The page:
That DOS Won’t Hunt: GoDaddy CTO Goes Beyond Move Fast, Break Stuff

Charles Beadnall, CTO with GoDaddy, discusses how his team innovates through an experimentation process that evolves the way new products and services are developed.

Joao-Pierre S. Ruth, Senior Editor

August 1, 2022

1 Min Read
GoDaddy CTO Charles BeadnallGoDaddy

There was a time in the technology world when Facebook’s motto “move fast and break things” was repeated by would-be innovators who wanted to prove their organization could be nimble and daring. The notion could be heard from startup founders pitching potential investors to enterprises that wanted to show they had the capacity to explore and adapt quickly, figuring out what does not work along the way. But does that motto, which became a mantra for many companies, hold relevance in the current landscape?

In the latest episode of That DOS Won’t Hunt, GoDaddy CTO Charles Beadnall talks about the approach his company takes to nurture new development by fostering a culture of experimentation. The web host and domain registrar works with some 21 million customers and about 84 million domain names. GoDaddy may be a household name, but the company must continue to develop new resources to update its products for its customers. Being something of an incumbent on the web is no guarantee that innovation will come easily, so Beadnall discusses the platform and process of experimentation teams across the company use to develop new digital products and update existing ones.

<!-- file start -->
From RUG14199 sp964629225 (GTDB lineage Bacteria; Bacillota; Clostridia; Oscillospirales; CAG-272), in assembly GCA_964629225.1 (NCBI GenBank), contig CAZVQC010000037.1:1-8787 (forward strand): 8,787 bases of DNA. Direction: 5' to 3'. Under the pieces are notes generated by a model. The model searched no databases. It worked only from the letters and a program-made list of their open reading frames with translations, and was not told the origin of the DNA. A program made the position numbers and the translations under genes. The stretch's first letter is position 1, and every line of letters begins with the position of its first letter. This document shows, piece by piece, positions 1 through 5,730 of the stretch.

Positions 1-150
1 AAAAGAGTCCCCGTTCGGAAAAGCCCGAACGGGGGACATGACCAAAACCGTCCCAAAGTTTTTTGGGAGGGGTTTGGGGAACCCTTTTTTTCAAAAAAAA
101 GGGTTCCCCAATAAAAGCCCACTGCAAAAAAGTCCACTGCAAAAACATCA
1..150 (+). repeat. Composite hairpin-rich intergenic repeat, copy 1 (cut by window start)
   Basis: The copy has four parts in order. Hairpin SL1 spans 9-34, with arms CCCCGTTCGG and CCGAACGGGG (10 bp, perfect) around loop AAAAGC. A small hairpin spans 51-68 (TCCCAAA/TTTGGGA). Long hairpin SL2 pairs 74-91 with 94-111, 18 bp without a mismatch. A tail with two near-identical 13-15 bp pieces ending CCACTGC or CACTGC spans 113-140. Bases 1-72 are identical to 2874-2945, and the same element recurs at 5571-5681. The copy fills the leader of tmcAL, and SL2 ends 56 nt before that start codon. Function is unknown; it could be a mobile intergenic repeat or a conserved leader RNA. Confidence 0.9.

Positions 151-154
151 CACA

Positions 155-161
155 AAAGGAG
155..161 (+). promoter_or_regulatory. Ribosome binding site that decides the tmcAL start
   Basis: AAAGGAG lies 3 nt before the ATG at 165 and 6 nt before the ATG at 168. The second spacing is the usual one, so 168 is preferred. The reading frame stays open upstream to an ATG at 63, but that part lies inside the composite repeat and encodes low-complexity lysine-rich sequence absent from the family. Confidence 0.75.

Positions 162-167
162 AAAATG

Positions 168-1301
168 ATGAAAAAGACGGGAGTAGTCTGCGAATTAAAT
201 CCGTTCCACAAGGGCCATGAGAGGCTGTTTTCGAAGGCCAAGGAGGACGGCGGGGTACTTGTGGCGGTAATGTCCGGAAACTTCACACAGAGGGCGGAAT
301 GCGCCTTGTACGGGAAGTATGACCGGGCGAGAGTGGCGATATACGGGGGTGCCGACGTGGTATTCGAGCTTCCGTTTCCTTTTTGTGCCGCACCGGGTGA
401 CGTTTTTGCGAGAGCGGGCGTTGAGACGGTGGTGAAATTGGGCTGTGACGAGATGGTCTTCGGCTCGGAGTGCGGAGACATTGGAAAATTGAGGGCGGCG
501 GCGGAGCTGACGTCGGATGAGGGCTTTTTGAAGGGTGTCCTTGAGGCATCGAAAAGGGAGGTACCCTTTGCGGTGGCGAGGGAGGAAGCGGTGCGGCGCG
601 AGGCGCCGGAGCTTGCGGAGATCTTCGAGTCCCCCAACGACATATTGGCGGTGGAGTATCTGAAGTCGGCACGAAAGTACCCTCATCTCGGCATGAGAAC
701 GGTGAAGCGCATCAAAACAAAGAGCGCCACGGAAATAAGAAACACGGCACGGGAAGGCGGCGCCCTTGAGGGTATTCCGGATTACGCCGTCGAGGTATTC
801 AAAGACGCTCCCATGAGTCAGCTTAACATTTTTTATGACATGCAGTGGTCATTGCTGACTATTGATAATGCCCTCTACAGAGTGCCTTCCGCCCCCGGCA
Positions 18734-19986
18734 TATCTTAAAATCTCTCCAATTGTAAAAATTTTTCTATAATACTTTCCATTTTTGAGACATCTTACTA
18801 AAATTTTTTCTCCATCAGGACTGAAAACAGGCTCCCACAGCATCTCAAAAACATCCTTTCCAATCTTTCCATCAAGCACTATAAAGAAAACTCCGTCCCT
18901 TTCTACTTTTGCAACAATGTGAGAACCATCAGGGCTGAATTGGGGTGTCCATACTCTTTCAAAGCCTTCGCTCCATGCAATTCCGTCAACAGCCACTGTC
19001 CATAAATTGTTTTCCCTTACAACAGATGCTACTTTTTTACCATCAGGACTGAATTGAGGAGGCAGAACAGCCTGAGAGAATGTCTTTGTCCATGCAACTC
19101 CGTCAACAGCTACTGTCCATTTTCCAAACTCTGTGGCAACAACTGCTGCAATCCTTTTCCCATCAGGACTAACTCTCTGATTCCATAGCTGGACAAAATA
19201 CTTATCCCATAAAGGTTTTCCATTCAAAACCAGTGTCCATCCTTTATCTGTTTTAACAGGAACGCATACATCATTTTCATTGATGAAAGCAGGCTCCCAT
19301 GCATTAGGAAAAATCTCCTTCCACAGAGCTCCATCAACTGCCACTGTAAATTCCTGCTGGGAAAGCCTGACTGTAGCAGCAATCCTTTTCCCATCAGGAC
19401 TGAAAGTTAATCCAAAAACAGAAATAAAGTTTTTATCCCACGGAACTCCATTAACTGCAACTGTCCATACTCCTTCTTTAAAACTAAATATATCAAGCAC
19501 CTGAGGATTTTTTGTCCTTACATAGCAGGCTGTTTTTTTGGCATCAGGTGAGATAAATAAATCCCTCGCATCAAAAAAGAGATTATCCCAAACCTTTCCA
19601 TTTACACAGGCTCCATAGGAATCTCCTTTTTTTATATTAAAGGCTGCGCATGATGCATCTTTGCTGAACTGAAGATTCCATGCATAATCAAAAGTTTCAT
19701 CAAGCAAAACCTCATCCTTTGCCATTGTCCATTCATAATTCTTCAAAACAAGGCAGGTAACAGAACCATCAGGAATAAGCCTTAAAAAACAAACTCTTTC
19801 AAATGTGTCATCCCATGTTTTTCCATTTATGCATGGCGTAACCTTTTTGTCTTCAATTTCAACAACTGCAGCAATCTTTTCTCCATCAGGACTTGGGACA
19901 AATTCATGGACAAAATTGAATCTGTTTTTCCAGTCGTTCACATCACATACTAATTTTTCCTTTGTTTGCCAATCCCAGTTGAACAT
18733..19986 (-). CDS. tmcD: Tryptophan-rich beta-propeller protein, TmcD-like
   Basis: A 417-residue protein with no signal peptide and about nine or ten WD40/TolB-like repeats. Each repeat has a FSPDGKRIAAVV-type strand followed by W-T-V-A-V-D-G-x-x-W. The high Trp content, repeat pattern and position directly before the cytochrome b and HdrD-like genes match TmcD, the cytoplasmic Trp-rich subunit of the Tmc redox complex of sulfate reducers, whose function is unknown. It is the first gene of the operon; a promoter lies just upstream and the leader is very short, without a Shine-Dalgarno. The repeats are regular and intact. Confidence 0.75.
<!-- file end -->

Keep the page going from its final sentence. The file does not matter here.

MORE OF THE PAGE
Move fast and break things might not be entirely dead but he lays out how GoDaddy finds ways to dabble in fresh ideas without potentially leaving collateral damage behind.

About the Author(s)

Joao-Pierre S. Ruth

Senior Editor

Joao-Pierre S. Ruth covers tech policy, including ethics, privacy, legislation, and risk; fintech; code strategy; and cloud & edge computing for InformationWeek. He has been a journalist for more than 25 years, reporting on business and technology first in New Jersey, then covering the New York tech startup community, and later as a freelancer for such outlets as TheStreet, Investopedia, and Street Fight. Follow him on Twitter: @jpruth.

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